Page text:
Refreshments will be on hand for staff and the public during the Sat. event. At a time when local bookstore managers and employees are preparing to start a new chapter in their lives, the public is invited to come out and express their heartfelt support during this event. The store will remain open throughout the liquidation phase, which is expected to last through September.

The most recent addition to this fall’s West Virginia Book Festival lineup is the subject of our Video of the Week. The director of the Letters About Literature program, Catherine Gourley, was announced Thursday as a presenter at the festival.

Among the programs involved with Letters About Literature is an annual writing contest, in which students write letters to authors explaining how the author’s work has changed the students’ view of thsmselves or the world around them.

At last year’s National Book Festival, the national winners of the contest read their letters — and a couple of them read with the authors whom they wrote to on the stage with them. Talk about pressure.

 

Catherine Gourley. Photo by Stephen Barrett

The national director of Letters About Literature, a reading promotion program of the Center for the Book in the Library of Congress, will conduct an interactive workshop for educators at the West Virginia Book Festival in October.

Catherine Gourley’s workshop, scheduled for Sunday, Oct. 23, at 11:30 a.m. at the Charleston Civic Center, is intended for teachers who work with students in grades 4 through 12. It includes reading and writing activities that explore reflective writing, authors and themes that are more likely to produce meaningful reader responses and helping children make the leap from decoding information to becoming fluent readers. Gourley’s presentation is being sponsored by the West Virginia Library Commission.

Gourley is also the principal writer for The Story of Movies, a visual literacy outreach program for middle school children produced by The Film Foundation, Los Angeles and New York City. She has presented both nationally and internationally at educational conferences and book festivals, addressing issues of visual and print literacy respective to children and young adults.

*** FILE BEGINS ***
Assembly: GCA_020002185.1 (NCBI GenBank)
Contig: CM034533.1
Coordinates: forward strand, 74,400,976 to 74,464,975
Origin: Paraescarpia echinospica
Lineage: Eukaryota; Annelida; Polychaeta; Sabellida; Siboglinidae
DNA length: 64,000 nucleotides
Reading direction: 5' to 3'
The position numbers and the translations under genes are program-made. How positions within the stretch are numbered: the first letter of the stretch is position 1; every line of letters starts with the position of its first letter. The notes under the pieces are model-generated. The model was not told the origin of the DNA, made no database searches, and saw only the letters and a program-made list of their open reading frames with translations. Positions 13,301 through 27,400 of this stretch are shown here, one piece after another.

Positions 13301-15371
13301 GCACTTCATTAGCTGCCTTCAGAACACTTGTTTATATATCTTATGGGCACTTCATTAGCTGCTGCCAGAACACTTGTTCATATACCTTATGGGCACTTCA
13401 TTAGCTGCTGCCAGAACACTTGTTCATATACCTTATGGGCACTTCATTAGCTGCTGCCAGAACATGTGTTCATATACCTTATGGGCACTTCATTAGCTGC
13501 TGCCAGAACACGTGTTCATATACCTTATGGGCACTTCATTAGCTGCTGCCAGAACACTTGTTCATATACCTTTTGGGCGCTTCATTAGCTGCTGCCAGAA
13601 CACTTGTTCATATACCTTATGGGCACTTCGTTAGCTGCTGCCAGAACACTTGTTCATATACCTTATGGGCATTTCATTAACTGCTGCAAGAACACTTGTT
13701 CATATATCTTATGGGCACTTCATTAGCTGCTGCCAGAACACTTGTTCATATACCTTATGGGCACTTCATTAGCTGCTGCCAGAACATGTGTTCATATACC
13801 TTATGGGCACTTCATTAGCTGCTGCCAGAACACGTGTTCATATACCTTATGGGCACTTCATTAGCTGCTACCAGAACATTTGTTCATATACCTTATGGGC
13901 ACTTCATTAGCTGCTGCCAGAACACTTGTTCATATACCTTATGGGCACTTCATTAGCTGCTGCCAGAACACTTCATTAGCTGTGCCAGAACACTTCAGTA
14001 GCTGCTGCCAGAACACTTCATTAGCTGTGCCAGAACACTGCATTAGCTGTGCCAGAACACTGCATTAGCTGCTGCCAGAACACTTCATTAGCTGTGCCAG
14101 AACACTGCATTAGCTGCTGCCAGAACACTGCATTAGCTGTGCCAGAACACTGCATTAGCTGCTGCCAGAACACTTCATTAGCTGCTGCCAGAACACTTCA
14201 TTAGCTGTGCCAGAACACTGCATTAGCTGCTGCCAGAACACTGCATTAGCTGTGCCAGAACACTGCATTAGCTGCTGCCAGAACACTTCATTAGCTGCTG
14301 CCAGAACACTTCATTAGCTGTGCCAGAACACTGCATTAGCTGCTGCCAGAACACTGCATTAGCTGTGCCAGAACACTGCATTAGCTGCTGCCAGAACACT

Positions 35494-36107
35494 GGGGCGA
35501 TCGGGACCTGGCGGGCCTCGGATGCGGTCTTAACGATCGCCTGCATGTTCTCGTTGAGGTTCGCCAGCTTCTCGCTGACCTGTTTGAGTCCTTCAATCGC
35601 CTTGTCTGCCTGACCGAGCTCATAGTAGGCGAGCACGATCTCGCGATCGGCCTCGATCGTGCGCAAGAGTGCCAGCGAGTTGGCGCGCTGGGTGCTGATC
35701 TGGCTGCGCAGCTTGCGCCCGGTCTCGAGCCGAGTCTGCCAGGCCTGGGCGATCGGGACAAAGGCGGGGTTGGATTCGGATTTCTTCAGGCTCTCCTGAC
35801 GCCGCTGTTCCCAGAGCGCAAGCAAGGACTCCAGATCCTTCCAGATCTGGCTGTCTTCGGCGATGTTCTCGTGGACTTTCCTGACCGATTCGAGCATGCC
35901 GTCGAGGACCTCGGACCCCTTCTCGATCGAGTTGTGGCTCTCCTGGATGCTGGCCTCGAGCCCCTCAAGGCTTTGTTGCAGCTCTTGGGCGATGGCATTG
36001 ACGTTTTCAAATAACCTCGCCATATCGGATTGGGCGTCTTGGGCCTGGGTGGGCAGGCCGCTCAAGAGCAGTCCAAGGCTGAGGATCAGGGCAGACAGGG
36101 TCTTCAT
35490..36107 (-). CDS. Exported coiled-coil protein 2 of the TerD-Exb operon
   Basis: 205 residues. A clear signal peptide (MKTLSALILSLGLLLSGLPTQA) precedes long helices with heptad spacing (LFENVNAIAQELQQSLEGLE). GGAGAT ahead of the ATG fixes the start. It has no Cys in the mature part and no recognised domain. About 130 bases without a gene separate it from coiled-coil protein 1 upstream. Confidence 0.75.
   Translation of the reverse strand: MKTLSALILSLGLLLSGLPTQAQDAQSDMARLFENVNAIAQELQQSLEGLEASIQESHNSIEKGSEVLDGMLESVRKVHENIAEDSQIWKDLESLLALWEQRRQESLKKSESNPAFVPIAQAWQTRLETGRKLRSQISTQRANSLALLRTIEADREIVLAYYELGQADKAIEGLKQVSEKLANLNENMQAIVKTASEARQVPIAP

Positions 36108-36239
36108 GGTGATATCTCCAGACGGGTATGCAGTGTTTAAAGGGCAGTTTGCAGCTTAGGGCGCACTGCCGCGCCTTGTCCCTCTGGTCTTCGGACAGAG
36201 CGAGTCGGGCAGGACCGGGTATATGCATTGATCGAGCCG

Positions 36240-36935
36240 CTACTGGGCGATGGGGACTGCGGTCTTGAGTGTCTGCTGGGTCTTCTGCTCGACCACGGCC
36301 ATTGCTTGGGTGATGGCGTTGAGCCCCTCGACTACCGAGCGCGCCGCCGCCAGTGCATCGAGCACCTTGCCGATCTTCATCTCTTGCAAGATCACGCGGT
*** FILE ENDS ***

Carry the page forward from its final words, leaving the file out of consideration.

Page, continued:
A nationally published, award-winning author of books for young adults, Gourley’s most recent title is “The Horrors of Andersonville: Life and Death in a Civil War Prison,” which the Junior Library Guild selected for its best books list of 2010. Gourley lives in Woodbridge, Va., with her husband.

Best-selling thriller writer Lee Child, former Secret Service agents Gerald Blaine and Clint Hill, and self-help author Dave Pelzer have already been announced as part of the line-up for the festival, which will be held Oct. 22 and 23 at the Charleston Civic Center.

The annual, two-day event celebrates books and reading and offers something for all age groups. A variety of authors will attend, participating in book signings, readings, workshops and lectures. Activities for children include special programs and a section of the Marketplace filled with children’s activities. Admission to the festival is free.

The event is presented by The Library Foundation of Kanawha County, Inc., Kanawha County Public Library, the West Virginia Humanities Council, The Charleston Gazette and the Charleston Daily Mail and is sponsored by The Martha Gaines and Russell Wehrle Memorial Foundation, Segal-Davis Foundation, Pam Tarr and Gary Hart, Wal-Mart and Borders Express at Charleston Town Center. For more information, visit www.wvbookfestival.org.